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José M. Benítez-del-Castillo, M. Carmen Acosta, Mohamed A. Wassfi, David Díaz-Valle, José A. Gegúndez, Cristina Fernandez, Julian García-Sánchez; Relation between Corneal Innervation with Confocal Microscopy and Corneal Sensitivity with Noncontact Esthesiometry in Patients with Dry Eye. Invest. Ophthalmol. Vis. Sci. 2007;48(1):173-181. doi: https://doi.org/10.1167/iovs.06-0127.
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purpose. An alteration in corneal innervation has been described in dry eye associated with diabetes mellitus, contact lens use, and LASIK. The purpose of this study was to evaluate whether dry eye not related to Sjögren’s syndrome (NSDE) and dry eye related to primary Sjögren’s syndrome (PSDE) are associated with an alteration of the corneal nerves and sensation.
methods. Twenty-one patients with dry eye (10 NSDE and 11 PSDE) and 20 healthy volunteers were studied. Healthy volunteers were divided into two groups: one younger than 60 years (N<60) and the other 60 years of age or older (N≥60). The study of the epithelium, stroma, and subbasal corneal nerves was performed with a confocal microscope. Mechanical, chemical, and thermal sensation was evaluated using the Belmonte noncontact esthesiometer.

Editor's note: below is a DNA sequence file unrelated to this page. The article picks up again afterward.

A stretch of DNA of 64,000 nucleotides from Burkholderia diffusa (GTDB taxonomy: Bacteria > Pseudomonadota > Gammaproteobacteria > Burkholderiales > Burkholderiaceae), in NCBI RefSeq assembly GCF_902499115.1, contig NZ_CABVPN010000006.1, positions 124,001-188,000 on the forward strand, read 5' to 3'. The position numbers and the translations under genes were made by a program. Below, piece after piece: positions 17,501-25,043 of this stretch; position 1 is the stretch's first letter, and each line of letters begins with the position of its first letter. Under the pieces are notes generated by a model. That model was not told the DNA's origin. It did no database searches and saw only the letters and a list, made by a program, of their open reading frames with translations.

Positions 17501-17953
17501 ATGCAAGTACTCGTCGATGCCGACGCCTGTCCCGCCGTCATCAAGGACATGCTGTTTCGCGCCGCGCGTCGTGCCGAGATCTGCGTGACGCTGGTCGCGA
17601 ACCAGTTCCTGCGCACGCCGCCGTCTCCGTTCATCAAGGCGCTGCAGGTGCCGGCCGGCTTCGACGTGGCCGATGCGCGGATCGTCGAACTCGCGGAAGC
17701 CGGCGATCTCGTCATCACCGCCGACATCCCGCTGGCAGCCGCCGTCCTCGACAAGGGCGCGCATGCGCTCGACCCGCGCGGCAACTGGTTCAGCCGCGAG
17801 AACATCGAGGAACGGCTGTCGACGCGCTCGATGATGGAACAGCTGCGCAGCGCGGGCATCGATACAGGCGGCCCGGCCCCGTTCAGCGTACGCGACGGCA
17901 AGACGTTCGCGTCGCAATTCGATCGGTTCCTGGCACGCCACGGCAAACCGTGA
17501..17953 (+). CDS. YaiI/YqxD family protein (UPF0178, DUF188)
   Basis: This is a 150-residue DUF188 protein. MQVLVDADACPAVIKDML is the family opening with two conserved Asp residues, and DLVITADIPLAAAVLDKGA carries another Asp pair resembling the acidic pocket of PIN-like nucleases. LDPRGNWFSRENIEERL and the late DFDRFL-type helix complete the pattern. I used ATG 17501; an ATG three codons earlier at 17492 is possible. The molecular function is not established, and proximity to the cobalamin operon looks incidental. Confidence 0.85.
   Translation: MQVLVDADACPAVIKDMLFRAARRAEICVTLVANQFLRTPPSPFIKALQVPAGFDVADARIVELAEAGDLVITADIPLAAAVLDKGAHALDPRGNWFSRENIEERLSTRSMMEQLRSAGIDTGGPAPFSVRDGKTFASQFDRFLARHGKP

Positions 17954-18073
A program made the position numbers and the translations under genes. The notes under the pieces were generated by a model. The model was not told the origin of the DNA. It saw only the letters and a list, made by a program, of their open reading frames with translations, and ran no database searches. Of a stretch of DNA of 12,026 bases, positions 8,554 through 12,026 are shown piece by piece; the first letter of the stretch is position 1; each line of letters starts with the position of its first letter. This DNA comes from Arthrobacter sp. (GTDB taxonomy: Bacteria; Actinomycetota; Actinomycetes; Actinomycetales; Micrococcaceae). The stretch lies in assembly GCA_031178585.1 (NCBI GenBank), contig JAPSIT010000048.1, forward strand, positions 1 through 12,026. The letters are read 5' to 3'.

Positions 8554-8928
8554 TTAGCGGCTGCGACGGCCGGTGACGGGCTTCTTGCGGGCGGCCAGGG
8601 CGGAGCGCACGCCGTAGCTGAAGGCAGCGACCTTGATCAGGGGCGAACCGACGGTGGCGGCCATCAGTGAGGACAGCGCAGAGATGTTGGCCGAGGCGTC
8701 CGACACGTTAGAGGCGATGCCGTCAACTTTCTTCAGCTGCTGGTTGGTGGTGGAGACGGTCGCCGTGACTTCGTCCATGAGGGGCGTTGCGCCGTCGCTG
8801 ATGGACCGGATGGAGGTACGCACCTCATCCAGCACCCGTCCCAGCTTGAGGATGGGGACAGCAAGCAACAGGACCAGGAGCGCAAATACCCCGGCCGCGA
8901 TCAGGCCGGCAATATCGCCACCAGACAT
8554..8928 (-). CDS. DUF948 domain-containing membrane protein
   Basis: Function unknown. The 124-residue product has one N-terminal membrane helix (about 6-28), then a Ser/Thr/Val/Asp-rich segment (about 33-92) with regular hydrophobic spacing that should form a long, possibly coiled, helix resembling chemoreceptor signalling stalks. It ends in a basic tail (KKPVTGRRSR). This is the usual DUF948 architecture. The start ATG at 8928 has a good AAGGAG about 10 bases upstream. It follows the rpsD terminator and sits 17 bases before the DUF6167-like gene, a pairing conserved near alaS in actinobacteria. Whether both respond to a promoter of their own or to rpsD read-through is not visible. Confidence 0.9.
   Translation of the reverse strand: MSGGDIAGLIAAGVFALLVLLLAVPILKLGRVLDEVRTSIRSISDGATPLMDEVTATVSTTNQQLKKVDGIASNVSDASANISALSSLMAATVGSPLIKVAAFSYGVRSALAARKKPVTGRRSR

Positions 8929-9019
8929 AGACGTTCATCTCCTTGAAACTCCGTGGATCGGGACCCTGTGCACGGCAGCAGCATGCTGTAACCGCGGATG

results. A statistically significant decrease in the number and density of subbasal nerves (P < 0.0001) and the density of superficial epithelial cells (P < 0.0001) was observed in dry eyes. The number and density of subbasal nerves was higher in the N<60 group. A significant decrease was found with respect to mechanical, chemical, and thermal sensitivity (P < 0.0001). Sensibility was better in the healthy eyes. A strong correlation was found between the density of superficial epithelial cells and the nerves and between the number and density of subbasal nerves and sensation (P < 0.001).
conclusions. The use of confocal microscopy and noncontact esthesiometry allow the detection of the presence of corneal neuropathy in patients with dry eye.
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